Can an Architect Help You Build a Better Cabin?
March 1, 2008
My fascination with architecture and the design of cabins was launched
during the third grade (many years ago) when my buddies and I built our
first fort along the edge of the woods overlooking a pond in Kansas.
The casual living area of this cottage in Cannon Beach, Ore. (designed by the author) has an open and airy feeling. The stairs to the loft wrap around an incense cedar tree trunk. The finishes reflect the owner’s interest in natural materials and colors.
Photo by Nathan Good, AIA
unstated at the time, our goals then were not that different than those
of my current clients for the design of their homes and cabins: to
provide shelter, comfort, durability and character. If we would have had
an architect’s services to help us, we might have avoided the wet
floors from a heavy rain, the door that would never close quite right –
and, of course, the eventual collapse of the walls from high winds.
your retreat is being designed from scratch or being remodeled, every
getaway should be equipped to last well into the future. Many owners of
vacation homes are expressing a growing concern for changing climate
conditions. So architects have begun to design what we refer to as
“future-proof” homes, capable of withstanding more extreme weather
conditions, forest fires, insect infestations, earthquakes and
To create a getaway that will be
around for the enjoyment of future generations, consider using new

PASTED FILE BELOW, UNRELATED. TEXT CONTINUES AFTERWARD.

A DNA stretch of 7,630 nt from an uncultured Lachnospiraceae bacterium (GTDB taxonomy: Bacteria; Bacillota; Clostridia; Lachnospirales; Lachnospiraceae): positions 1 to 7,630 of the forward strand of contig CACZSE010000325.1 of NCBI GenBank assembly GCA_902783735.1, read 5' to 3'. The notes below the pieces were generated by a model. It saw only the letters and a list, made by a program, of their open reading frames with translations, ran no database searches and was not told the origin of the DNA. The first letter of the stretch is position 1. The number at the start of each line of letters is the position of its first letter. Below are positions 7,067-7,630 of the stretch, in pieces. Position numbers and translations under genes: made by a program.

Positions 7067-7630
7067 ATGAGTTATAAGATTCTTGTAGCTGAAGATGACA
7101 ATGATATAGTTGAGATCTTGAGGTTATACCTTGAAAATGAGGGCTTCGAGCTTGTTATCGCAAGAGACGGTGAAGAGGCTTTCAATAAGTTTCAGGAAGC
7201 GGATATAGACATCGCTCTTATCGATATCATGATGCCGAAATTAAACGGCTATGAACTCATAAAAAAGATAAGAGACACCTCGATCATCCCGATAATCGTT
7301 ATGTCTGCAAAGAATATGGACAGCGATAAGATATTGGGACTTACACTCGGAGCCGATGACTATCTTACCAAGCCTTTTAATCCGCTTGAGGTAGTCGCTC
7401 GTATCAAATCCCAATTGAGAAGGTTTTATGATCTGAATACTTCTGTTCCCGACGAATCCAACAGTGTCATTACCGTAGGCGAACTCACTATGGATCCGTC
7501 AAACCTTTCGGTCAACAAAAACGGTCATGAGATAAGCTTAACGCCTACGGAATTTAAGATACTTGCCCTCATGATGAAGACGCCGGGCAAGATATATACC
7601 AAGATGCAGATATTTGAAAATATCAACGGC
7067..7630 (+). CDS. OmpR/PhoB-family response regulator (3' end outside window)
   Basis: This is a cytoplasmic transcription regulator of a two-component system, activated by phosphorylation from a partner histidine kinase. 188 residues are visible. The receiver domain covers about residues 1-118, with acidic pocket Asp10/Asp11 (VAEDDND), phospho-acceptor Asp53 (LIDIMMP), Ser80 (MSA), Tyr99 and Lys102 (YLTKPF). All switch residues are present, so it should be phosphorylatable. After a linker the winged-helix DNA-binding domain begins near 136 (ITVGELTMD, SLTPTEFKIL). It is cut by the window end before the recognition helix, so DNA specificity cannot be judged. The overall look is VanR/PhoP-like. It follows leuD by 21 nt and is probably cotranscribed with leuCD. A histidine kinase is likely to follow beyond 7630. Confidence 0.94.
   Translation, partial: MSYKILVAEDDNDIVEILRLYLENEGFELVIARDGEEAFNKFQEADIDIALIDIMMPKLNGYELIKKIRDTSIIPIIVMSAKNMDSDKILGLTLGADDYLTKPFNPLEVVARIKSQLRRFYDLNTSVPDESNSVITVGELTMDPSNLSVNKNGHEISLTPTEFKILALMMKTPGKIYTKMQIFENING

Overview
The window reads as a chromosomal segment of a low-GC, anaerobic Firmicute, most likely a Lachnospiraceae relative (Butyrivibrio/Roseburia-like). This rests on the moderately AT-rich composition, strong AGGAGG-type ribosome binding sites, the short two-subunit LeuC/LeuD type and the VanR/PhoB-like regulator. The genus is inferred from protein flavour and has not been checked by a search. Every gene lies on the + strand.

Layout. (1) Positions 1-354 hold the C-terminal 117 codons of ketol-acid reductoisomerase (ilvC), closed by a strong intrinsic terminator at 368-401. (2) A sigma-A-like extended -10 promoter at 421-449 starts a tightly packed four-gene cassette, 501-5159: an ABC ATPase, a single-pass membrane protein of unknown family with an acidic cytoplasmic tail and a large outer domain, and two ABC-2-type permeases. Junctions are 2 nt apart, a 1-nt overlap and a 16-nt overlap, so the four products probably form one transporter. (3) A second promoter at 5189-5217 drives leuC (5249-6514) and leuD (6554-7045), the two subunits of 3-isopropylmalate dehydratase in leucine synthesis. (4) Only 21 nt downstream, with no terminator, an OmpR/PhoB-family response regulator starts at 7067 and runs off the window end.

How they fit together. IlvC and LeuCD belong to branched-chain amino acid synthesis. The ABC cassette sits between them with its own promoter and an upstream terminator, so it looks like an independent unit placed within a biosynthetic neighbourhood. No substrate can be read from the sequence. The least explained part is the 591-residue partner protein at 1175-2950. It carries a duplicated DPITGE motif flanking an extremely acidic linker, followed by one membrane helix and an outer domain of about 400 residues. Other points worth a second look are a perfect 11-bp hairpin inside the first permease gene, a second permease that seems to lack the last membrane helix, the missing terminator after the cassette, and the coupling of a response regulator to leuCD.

construction techniques and products. Durisol and Faswall, for instance,
are two of my favorite wall-forming products. Both are insulated
concrete forms that are used in constructing the exterior walls and are
designed to protect the occupants from severe storms and natural
“Green building” is another emerging trend in cabin
design. Many cabin owners, in tune with the natural environment that
surrounds their retreat, are looking for ways to preserve energy. For
example, creating a well-insulated cabin will enhance comfort and reduce
the demand for energy. New innovations in rooftop solar panels can now
provide most, if not all, of a cabin’s energy. Also, a cabin designed to
maximize natural light will enhance views unique to each setting while
conserving energy. Local materials are another great resource. They
reduce the amount of energy (and carbon emitted) required for their
Then there’s the matter of building character and
personality into your functional cabin space. Some of my favorite trends
in residential design have been mainstays with cabins: smaller
footprints, expansive porches, window seats, clever storage spaces,
covered outdoor rooms and open great rooms. Several of my firm’s
recently designed cabins also have incorporated a viewing tower, which
doubles as a game room, an overflow sleeping area and an away room
(typically a small room that opens off the main living area for
activities that require some quiet).
You can get the most out
of your getaway retreat through thorough planning. Designing a cabin
can present many unique challenges that can be overwhelming for new or
even seasoned owners. An architect can turn challenges into
opportunities by offering unique and thoughtful solutions and by
bridging the design needs of the cabin owner with the expertise of local
builders and talented craftsmen.
One of the greatest rewards
for a cabin architect is to create a getaway that will not only stand
up to nature but also blend the owners’ aspirations with a gorgeous
natural setting. Architects cherish the opportunity to create dwellings
that match their site like your best fitting jeans and a favorite pair
Architect Nathan Good has clients from Ohio to
Hawaii and Canada to Mexico. His Oregon-based firm specializes in custom
homes with an emphasis upon sustainable design. View a few of his
projects at www.NathanGoodArchitect.com.
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